Bloom Report April 2024

How wonderful it is to live in a world with flowers. Right now, I can’t think of anywhere that it is more floriferous than Willowwood. Although it is still early spring, many tougher-than-they-look spring flowering bulbs and perennials are up and at it. Meanwhile, swelling buds and emerging shoots remind us that there’s much more to come. A stroll through the Rosarie is exemplative: among the bright daffodils contrasted by clumps of Ophiopogon planiscapus ‘Nigrescens’, the flower buds of “prairie smoke”, Geum triflorum, are beginning to unfurl. 

Right now, the Rockery, adjacent to the Tubbs’ House, is awash in blue and yellow. Drifts of Scilla sibericaScilla(ChionodoxasardensisScilla (Chionodoxaforbesii ‘Violet Beauty’, and Anemone blanda are punctuated by Narcissus“Rip Van Winkle”, Primula elatior (known affectionately as “oxslips”), and emerging Mertensia virginica, the Virginia bluebell. I find the Narcissus “Rip Van Winkle” to be particularly appealing, their double flowers floating over a “sea” of blue Scilla like stars on a clear night.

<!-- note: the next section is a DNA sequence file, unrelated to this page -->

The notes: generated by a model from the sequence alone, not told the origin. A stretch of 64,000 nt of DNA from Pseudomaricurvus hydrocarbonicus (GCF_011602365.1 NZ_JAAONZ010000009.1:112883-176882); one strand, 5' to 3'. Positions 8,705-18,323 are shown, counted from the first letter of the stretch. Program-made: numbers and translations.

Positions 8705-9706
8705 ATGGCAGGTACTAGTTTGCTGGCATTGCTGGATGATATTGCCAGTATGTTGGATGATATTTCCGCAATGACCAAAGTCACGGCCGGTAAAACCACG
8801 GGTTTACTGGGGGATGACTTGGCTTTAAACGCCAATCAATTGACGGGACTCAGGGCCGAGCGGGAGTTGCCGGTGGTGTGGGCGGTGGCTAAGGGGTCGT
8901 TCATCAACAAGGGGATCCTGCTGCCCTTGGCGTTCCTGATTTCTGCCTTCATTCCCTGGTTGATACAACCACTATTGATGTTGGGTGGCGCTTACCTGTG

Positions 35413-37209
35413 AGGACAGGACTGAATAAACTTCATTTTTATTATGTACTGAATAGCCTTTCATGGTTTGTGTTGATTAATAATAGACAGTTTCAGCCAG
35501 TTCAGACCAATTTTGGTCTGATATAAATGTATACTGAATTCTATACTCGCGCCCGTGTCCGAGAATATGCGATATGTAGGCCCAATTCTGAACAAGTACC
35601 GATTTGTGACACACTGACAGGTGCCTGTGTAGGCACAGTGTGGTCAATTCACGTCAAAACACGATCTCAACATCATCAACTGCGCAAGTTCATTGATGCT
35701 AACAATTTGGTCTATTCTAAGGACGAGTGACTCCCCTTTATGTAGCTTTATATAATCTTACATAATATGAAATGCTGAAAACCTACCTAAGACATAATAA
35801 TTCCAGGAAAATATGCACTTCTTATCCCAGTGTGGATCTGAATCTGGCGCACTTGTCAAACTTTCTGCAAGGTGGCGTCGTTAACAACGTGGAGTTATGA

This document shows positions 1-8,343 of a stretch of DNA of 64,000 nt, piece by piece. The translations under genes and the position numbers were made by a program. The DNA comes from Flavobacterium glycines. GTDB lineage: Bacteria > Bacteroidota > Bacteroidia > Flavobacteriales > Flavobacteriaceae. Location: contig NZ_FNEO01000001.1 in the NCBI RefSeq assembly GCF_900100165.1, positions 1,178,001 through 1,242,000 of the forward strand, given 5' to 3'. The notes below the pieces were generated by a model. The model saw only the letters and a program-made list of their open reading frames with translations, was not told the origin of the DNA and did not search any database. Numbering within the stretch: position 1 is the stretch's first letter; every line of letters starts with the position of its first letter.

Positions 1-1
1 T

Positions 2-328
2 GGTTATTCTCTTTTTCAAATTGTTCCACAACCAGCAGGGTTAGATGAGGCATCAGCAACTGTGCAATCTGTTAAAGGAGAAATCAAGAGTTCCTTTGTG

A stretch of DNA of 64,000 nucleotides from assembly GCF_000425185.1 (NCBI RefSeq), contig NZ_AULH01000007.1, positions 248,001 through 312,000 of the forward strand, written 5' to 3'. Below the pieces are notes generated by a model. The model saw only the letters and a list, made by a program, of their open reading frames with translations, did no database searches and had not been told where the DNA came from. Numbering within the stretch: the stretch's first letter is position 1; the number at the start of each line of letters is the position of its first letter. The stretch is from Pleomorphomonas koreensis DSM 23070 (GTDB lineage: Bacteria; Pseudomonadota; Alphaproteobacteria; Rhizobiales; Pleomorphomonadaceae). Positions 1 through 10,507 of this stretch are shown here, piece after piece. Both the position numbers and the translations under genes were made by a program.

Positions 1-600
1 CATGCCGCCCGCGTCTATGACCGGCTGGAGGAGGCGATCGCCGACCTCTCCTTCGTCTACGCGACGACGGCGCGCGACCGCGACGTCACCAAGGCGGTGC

While the traditional tulip display is due later in spring, a few “species tulips” are out, gracing us with their adorable blooms. Throughout the property, but especially in front of the Tubbs’ House are the cheerful Tulipa turkestanica and T. humilus “Alba Coerulea Oculata”. 

The delightful emerging gradient of flower buds of Stachyurus praecox, adjacent to the Propagation House. The specific epithet of this one, “praecox”, is a Latin term that means “early”. This one will be in full flower very soon! If you cannot wait, throughout the woodwalk one can find the fragrant, dangling flowers of Pieris japonica. Resembling, but not closely related to the “lily of the valley” (Convallaria majalis) we have to look forward to later in the season. 

Of course, we cannot forget the real star of the show: the Hellebore! Throughout Willowwood you will find a plethora of Helleborus selections, ranging from the surprisingly charming H. foetidus to the creamy flowers of Helleborus x nigercors“Honeyhill Joy”, seen here in the Cornus Mas Bed.  

By Bonnie Semmling.

Last modified on April 2nd, 2024 at 2:11 pm